By BRUCE S. TICKER
Sanity vs. lunacy, compassion vs. contempt.
Dueling words between a Jew and an Arab generated by the Beersheba genocide bombings distinguish one mindset from the other.
Nissin Vakanin found himself on a guilt trip because another human being died in his place. An Arab woman was elated that her husband sacrificed himself to commit mass murder against Jews.
Vakanin is a mensch who cherishes life. The widow, who was not identified and lives in the West Bank town of Hebron, is a maniac who revels in death.
Their conflicting values – well, Vakanin has values – explain why Jews and Arabs have been killing each other for centuries. Jews love God’s gift of life and a high proportion of Arabs – certainly not all Arabs – can’t stand the idea of people who strive to live life to the fullest being anywhere near them.
The Arabs know full well that Jews are especially vulnerable because they seek to live, and many Arabs see it as their duty to die if it means eliminating Jews and other supposed infidels. How can any reasonable person sympathize with people who think that way?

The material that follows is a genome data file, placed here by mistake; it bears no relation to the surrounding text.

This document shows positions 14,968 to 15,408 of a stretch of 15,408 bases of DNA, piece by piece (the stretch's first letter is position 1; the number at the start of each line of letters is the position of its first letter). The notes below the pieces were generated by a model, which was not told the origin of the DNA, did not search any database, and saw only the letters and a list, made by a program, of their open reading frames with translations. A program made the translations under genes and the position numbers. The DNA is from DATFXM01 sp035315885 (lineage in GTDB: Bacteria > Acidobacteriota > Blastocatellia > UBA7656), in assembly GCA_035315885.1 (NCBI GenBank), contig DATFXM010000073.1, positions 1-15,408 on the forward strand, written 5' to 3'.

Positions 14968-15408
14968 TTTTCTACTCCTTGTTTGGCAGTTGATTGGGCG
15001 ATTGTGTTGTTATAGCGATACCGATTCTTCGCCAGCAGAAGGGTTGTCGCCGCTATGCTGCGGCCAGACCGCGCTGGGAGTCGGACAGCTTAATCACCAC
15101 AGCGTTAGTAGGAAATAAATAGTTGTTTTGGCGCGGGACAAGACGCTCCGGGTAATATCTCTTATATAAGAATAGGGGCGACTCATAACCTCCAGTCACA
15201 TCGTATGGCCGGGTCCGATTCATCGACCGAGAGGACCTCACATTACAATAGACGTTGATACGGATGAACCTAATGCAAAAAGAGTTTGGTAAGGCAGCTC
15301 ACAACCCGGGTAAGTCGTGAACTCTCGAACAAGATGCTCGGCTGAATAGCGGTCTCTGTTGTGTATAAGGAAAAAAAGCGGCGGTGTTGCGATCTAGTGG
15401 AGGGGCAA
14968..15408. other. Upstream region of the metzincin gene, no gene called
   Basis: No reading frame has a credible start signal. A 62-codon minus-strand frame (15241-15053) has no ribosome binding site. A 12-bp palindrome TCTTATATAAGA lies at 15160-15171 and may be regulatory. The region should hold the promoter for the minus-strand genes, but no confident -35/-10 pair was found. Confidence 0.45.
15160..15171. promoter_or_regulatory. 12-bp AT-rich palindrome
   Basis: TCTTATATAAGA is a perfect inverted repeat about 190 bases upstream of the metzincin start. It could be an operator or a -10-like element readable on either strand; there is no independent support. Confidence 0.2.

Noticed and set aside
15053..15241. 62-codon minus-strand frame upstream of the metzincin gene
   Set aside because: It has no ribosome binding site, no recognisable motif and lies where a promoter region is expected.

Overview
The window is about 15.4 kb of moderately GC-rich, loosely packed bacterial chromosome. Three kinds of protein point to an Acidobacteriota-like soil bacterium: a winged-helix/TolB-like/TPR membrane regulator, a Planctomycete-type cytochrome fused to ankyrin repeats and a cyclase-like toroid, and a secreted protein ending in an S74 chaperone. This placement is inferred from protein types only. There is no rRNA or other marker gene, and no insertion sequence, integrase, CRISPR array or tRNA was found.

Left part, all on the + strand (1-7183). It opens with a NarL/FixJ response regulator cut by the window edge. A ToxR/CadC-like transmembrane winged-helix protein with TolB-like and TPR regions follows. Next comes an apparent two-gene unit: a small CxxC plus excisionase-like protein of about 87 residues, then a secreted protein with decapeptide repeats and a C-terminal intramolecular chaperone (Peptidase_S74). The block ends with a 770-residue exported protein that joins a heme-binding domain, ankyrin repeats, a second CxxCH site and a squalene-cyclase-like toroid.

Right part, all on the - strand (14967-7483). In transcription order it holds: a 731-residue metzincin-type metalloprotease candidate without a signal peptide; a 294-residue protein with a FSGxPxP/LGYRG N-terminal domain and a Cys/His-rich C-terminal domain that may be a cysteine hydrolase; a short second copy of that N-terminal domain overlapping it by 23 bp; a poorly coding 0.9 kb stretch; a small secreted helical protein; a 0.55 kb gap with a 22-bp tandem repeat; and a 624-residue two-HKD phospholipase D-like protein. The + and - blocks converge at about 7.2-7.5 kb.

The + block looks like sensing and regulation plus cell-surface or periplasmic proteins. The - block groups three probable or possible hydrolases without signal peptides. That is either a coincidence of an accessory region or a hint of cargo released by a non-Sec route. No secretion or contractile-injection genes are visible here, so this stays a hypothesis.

This is not to justify all policies of the Israeli government, but whether an Ariel Sharon or a Shimon Peres runs Israel they must still contend with these dysfunctional attitudes.
On Tuesday, the 65-year-old Vakanin gave up his front-row seat on the No. 6 bus for a middle-aged woman, and minutes later the bomb exploded. It was one of two buses that were blown up.
“I saw her dead,” Vakanin told The Washington Post. “I saw the body of the guy next to her and it was all ripped up. Then I realized he was the suicide bomber.”
He added, “My conscience is not quiet. I feel guilty that she died and not me.”
The unidentified widow of one of the genocide bombers viewed the event differently. She hailed the bombings as “heroic” and said her husband was “happy in heaven,” according to the Associated Press.
The New York Times reported that in Gaza thousands of Hamas supporters celebrated the deaths of 16 human beings and Hamas distributed a leaflet saying, “If you thought that the martyrdom of our leaders would weaken our missions and discourage us from jihad, then you are dreaming.”
Can anyone imagine losing a loved one for this kind of reason? If they have children, that means they will grow up without a father. And for what?
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